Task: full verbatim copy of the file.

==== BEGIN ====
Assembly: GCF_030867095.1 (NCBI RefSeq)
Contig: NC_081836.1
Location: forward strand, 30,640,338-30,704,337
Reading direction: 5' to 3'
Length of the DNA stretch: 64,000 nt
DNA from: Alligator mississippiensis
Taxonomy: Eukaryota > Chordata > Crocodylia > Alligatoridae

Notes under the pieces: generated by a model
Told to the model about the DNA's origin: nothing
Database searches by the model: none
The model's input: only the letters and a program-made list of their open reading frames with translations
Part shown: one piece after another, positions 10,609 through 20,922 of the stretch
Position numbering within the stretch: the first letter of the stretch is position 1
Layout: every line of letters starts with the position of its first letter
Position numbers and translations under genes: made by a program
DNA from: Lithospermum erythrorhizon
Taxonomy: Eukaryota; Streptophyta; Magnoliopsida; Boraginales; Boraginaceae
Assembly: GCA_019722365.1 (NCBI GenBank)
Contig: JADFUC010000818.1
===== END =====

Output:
Assembly: GCF_030867095.1 (NCBI RefSeq)
Contig: NC_081836.1
Location: forward strand, 30,640,338-30,704,337
Reading direction: 5' to 3'
Length of the DNA stretch: 64,000 nt
DNA from: Alligator mississippiensis
Taxonomy: Eukaryota > Chordata > Crocodylia > Alligatoridae

Notes under the pieces: generated by a model
Told to the model about the DNA's origin: nothing
Database searches by the model: none
The model's input: only the letters and a program-made list of their open reading frames with translations
Part shown: one piece after another, positions 10,609 through 20,922 of the stretch
Position numbering within the stretch: the first letter of the stretch is position 1
Layout: every line of letters starts with the position of its first letter
Position numbers and translations under genes: made by a program
DNA from: Lithospermum erythrorhizon
Taxonomy: Eukaryota; Streptophyta; Magnoliopsida; Boraginales; Boraginaceae
Assembly: GCA_019722365.1 (NCBI GenBank)
Contig: JADFUC010000818.1